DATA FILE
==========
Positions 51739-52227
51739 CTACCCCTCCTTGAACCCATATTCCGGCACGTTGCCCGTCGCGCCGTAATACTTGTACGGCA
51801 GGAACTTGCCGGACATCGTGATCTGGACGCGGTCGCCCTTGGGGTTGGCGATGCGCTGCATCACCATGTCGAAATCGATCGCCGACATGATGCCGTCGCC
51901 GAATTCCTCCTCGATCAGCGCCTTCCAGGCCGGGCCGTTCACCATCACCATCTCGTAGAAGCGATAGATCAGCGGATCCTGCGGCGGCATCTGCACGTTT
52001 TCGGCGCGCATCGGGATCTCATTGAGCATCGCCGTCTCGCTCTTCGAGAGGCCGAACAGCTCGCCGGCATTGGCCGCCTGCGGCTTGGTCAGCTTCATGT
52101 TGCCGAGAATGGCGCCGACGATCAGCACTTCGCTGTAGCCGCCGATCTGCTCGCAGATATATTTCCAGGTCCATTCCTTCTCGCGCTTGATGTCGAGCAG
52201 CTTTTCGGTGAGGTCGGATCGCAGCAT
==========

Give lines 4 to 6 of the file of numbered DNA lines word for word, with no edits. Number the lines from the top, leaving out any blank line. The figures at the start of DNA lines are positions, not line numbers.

51901 GAATTCCTCCTCGATCAGCGCCTTCCAGGCCGGGCCGTTCACCATCACCATCTCGTAGAAGCGATAGATCAGCGGATCCTGCGGCGGCATCTGCACGTTT
52001 TCGGCGCGCATCGGGATCTCATTGAGCATCGCCGTCTCGCTCTTCGAGAGGCCGAACAGCTCGCCGGCATTGGCCGCCTGCGGCTTGGTCAGCTTCATGT
52101 TGCCGAGAATGGCGCCGACGATCAGCACTTCGCTGTAGCCGCCGATCTGCTCGCAGATATATTTCCAGGTCCATTCCTTCTCGCGCTTGATGTCGAGCAG